Tag Archives: daily walk

Living As I Should

Psalm 119

May this psalm be my prayer. And may these verses describe my life:

Joyful are people of integrity, who follow the instructions of the Lord. Joyful are those who obey His laws and search for Him with all their hearts. They do not compromise with evil, and they walk only in His paths.

You have charged us to keep your commandments faithfully. Oh that my actions would consistently reflect your decree! Then I will not be ashamed when I compare my life with your commands.

As I learn your righteous regulations, I will thank you by living as I should! I will obey your decrees. Please don’t give up on me. (Verses 1-8, emphasis mine)

Stepping Between God and the People

Psalms 105-106

These psalms recount the Exodus of the Jewish nation out of Egypt in the days of Moses, and reminds us how God moved in dramatic fashion on behalf of His obedient children. I think one amazing thing about Scripture, however, is how often we are also reminded how God moves when His children aren’t so obedient, like in these two psalms. God doesn’t sugar-coat anything. I’m thankful for that.

What stood out to me today was in 106:23,30. The Jews were living in blatant disobedience, even after God had blessed them. So God declared He would destroy them. Their disobedience made Him that angry.

But Moses, his chosen one, stepped between the Lord and the people. He begged God to turn from his anger and not destroy them.

So God did not destroy them.

Later, as punishment for yet more disobedience, a plague broke out among the Jews.

But Phinehas had the courage to intervene, and the plague was stopped. So he has been regarded as a righteous man ever since that time.

This morning I am reminded that Jesus has done the same for me. My disobedience angers God as much as the disobedience of the Old Testament Jews angered Him. What makes me think He hasn’t considered taking me out, too?

But I have a Savior. When I sin and make God angry, Jesus steps between the Lord and me and pleads my case. One day when I stand before the Throne of Heaven, Jesus will intervene for the last time, and I will not be destroyed. He will usher me into Paradise unlike anything I have ever known in this lifetime.

Here is something else that occurs to me. While I am still on this earth, I have the privilege of being a Moses or a Phinehas, one who intervenes for my loved ones, our nation and the whole world, and for you. I can beg God like Moses did, that He would turn from His righteous anger, and give each of us another chance to obey Him.

So today I want you to know that I am praying for you. I am going to step between the Lord and you and beg Him to have mercy. Will you do the same for me?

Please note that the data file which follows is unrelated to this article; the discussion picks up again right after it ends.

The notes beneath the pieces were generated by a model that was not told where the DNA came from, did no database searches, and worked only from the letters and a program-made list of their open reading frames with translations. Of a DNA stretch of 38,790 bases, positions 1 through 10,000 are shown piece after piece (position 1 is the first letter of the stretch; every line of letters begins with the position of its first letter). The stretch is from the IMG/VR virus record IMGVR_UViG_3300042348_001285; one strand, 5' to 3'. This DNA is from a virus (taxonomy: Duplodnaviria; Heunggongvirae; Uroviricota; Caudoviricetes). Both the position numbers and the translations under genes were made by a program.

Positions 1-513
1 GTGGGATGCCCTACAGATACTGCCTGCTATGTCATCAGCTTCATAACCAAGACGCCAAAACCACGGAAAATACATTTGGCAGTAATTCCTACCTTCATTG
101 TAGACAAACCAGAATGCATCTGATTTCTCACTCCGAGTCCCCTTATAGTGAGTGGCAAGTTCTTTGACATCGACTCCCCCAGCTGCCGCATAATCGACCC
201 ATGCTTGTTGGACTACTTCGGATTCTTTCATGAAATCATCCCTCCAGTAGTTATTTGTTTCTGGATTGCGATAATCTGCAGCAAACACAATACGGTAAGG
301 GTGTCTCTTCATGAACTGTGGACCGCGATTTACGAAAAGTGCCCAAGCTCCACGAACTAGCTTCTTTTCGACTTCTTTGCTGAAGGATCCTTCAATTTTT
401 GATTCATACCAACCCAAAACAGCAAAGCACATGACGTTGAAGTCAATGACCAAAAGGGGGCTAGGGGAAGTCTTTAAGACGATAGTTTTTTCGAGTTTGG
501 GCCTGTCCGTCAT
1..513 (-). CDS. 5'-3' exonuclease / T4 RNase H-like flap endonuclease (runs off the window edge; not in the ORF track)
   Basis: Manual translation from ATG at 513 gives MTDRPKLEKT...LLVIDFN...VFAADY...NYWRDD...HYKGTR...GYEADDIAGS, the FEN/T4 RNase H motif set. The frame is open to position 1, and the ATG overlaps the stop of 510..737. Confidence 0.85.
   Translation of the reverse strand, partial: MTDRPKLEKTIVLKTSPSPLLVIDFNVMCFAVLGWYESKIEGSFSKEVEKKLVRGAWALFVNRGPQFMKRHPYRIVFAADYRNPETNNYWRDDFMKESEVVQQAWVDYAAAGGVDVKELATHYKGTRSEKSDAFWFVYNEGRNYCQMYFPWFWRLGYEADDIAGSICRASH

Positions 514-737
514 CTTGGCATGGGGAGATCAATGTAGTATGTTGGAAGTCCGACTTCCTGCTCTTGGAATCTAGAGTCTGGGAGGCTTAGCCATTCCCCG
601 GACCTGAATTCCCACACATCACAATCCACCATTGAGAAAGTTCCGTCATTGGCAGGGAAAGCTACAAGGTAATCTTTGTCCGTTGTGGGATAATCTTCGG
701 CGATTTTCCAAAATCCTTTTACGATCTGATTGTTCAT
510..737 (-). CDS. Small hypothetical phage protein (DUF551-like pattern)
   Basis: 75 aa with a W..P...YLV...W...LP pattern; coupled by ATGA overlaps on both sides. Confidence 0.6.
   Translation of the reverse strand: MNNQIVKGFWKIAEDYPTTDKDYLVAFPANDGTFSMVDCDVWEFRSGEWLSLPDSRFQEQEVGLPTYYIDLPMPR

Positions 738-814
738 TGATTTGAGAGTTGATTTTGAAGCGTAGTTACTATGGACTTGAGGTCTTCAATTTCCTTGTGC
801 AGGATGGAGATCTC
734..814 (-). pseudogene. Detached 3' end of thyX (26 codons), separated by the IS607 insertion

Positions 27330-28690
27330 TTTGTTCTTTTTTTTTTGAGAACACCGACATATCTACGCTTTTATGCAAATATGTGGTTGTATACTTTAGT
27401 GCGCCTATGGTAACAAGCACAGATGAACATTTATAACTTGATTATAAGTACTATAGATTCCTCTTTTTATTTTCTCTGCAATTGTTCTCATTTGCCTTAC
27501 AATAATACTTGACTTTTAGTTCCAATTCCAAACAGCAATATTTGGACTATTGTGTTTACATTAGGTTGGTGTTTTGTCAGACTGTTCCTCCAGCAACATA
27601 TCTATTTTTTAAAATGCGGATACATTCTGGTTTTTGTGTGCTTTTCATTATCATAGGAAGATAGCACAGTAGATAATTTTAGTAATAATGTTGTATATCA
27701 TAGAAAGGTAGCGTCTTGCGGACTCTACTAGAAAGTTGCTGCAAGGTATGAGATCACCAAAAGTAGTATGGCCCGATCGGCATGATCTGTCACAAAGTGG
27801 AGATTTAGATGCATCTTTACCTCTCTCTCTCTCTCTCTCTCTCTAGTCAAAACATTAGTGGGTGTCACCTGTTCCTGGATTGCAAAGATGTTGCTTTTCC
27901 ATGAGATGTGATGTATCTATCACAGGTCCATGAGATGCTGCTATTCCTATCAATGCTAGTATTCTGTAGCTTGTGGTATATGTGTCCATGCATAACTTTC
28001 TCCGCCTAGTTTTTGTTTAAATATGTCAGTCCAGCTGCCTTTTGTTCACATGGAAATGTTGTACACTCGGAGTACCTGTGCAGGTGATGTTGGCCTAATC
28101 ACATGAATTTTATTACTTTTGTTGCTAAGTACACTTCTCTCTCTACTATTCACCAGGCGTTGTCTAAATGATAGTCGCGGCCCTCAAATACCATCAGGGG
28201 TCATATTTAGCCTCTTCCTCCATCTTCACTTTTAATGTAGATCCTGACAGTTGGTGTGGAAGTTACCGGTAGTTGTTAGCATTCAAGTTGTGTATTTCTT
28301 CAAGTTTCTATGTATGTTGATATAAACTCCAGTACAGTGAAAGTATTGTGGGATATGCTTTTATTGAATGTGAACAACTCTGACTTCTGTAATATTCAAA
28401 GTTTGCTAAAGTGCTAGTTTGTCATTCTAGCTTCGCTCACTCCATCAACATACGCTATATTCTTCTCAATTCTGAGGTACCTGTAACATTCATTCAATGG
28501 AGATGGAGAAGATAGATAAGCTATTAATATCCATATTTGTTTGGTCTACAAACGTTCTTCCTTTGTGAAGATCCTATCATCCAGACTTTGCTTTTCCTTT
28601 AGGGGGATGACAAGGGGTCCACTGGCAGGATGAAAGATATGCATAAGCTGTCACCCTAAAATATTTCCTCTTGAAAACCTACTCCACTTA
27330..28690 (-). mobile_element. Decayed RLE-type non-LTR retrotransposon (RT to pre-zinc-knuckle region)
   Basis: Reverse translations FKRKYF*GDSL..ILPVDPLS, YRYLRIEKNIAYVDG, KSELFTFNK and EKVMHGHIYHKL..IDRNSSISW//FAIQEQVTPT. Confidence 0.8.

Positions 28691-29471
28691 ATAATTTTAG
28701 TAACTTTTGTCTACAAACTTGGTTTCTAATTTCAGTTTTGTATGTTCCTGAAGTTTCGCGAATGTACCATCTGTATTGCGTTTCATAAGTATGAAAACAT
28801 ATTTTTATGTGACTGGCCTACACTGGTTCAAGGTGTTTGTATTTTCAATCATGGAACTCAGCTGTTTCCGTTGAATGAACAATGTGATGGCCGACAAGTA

Living in the Presence

Psalm 84

The Old Testament Jew had to physically go to the city of Jerusalem in order to be in God’s presence. God dwelt only in the Temple Solomon built. If you wanted to be in His presence, you had to go to Him in Jerusalem.

It couldn’t have been easy for the elderly or sick to travel over desert and mountain. It probably cost more money to make the trip than most people could have afforded.

Some parents today dread a two day road trip to Grandma’s with a few toddlers or teens in tow, even driving 60 MPH in air conditioning, a movie playing in the back seat, on paved roads and a McDonald’s every few miles.

Imagine a road trip on foot with whining kids, on hot, sandy paths with the sun blaring down, and rations of food and water on Daddy’s back. Bed time could have been on mats at the side of the road or perhaps a room in an inn in a town along the way. But if they wanted to be where God was, they had to make the difficult trip to Jerusalem. They had to go where God lived.

The writer of Psalm 84 longs to enter the courts of the Lord. In fact he wanted it so badly he said he was faint with longing. His whole being, body and soul wanted to be able to praise God to His face. He couldn’t imagine what it would be like to be a sparrow that could build its nest right there at the Temple, to live close to God’s presence continually.

The writer of Psalm 84 would be blown away at the privilege we have after the cross.

We no longer need to go to God. HE CAME TO US! We don’t have to go to church, much less Jerusalem, to praise God face to face, to whisper in His ear, to walk with Him who is closer than a brother.

Of course, we know from Scripture, that privilege is reserved only for those who repent of sin, and receive God’s gracious forgiveness through the blood of Jesus. We live in God’s house, our bodies His Temple. I’m not sure we get the entirety of that truth.

Because sometimes we don’t even acknowledge Him, much less praise Him. It’s like that married couple who have been together for so long, they can go to a restaurant, enjoy a meal together, and not speak to each other the whole evening. They love each other. They are used to being in each other’s presence. But the old adage can be true: familiarity breeds contempt. (or at least apathy). The couple has grown comfortable with silence.

Does that describe your relationship with God? Are you so used to having His Spirit indwelling your heart you are comfortable with the silence?

I hope you’ll read Psalm 84, especially verses 10-12 and ask yourself if it describes how you view God’s presence in your life. Are you as passionate about being in the presence of God as the author of the psalm is?